China Neck Deep in Pollution


Algal blooms saturate the trash-laden waters of China. Industrial and agricultural waste is vastly unregulated and allows the toxic runoff to flow freely through Chinese currents and waft through the dense air. According to, one-third of industrial waste goes unregulated in addition to nearly 90% of household waste flowing into limited water sources. Contamination is widespread across every major city, without any backup water sources or filtration and treatment solutions in sight. Almost half of state rivers are so polluted, that the government had to report that they were unsafe for human contact.

Bodies of water in China come in all colors of the rainbow, from the deep bluish purple of indigo dyes to bright pinks and reds, to the fuzzy greens of algal blooms. People are exposed to high concentrations of arsenic and sulfates, as well as radiation. Almost half of the water available in the northern part of China is unfit for human consumption. Measures have been taken by the Chinese government, as well as other private institutions, to help combat the epidemic of water pollution.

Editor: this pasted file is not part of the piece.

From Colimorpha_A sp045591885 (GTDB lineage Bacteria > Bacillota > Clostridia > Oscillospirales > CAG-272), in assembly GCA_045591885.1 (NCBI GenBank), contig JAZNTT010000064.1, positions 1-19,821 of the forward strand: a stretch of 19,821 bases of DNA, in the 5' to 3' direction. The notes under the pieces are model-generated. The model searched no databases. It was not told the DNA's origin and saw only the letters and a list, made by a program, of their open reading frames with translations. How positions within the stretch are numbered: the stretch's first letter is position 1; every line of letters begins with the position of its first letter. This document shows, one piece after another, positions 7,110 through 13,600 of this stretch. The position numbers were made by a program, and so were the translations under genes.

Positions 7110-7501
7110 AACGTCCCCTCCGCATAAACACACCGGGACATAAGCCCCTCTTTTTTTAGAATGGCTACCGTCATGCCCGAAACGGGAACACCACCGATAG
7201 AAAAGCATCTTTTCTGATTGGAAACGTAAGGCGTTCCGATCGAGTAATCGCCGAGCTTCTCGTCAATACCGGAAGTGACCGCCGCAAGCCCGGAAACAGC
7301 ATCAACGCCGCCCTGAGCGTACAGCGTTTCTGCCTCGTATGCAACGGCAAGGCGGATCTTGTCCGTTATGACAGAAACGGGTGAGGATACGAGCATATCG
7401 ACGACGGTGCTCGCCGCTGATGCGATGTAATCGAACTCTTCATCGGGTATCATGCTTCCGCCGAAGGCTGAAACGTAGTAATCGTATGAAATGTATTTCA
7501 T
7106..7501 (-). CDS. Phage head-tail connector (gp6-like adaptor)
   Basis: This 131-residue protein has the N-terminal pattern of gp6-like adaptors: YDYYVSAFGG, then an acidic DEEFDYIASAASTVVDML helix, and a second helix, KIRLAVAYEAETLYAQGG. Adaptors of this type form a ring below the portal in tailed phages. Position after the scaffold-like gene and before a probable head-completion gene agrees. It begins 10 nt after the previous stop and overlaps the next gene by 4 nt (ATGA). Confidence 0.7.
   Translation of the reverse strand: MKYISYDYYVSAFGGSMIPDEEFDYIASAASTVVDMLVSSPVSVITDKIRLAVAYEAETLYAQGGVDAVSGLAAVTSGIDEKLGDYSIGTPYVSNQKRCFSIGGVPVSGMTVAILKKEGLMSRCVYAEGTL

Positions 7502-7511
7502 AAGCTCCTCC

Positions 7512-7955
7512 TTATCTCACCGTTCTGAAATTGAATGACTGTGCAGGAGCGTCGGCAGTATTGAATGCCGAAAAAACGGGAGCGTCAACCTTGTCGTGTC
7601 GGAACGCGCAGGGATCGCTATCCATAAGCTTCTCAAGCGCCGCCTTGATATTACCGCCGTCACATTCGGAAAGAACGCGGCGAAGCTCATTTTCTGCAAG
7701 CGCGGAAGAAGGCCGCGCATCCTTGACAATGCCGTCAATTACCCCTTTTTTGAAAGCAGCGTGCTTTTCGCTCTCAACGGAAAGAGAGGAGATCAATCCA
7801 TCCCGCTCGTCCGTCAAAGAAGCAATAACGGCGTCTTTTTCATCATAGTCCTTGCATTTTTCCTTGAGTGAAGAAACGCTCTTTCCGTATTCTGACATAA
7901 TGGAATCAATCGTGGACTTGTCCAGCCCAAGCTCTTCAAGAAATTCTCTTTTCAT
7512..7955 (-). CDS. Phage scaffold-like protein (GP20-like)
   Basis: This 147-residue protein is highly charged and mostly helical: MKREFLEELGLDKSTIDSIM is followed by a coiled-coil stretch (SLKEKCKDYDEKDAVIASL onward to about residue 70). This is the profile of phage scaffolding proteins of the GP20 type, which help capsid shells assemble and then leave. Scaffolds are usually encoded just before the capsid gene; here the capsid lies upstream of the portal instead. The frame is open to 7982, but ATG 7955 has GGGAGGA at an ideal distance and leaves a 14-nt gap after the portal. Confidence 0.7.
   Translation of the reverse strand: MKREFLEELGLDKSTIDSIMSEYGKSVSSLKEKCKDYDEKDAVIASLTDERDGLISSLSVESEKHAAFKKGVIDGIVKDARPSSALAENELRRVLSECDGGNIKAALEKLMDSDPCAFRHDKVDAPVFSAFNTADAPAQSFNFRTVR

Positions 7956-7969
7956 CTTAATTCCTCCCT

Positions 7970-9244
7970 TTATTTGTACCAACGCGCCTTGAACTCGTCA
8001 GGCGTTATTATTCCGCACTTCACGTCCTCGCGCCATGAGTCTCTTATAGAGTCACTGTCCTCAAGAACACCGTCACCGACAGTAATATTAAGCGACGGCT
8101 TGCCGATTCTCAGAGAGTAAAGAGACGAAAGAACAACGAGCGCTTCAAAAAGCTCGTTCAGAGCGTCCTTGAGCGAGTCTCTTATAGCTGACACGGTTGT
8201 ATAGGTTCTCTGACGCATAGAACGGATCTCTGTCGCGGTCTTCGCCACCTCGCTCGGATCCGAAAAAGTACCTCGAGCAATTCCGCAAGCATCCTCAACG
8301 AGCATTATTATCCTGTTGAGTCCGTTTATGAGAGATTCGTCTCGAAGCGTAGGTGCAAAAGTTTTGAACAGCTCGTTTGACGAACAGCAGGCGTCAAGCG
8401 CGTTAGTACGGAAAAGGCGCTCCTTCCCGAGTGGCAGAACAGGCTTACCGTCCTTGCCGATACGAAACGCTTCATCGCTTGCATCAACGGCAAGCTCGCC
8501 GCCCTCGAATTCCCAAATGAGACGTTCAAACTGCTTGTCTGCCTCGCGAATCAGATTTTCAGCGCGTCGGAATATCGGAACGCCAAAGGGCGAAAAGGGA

However, even with the closing of several offensive factories and nearly 132 billion dollars allocated to aid the cleanup, China’s situation grew worse. Acid rain is now a prevalent problem in the country, affecting roughly half of the cities in the country, which could lead to loss of crop yield, erosion, and further acidification of their already tainted waters. Officials have tried to brush off the issue by saying it was mostly caused by the waste of citizens, ignoring the impact that private companies, pollutant industries, and agriculture have on their environment.

The damage shows not only in their surroundings but in the health of their people, which has seen a sharp rise in cases of cancer due to the pollution. An estimated 5.5 years are taken off of the life expectancy of a person born in Northern China due to air and water pollution. It seems that nobody is willing to take responsibility for the crisis, at the cost of the people’s well-being, the safety of the environment, and global health and prosperity. With China’s primary focus being economic growth, their government has little time or money allocated to funding Chinese civil rights such as healthcare, safety regulations, and environmental health. Fiscal prosperity can only last if there are resources and a place for them to grow. China’s economy has seen exponential growth, why can’t its environmental health, too?

Featured Photo by Redd Angelo on Unsplash


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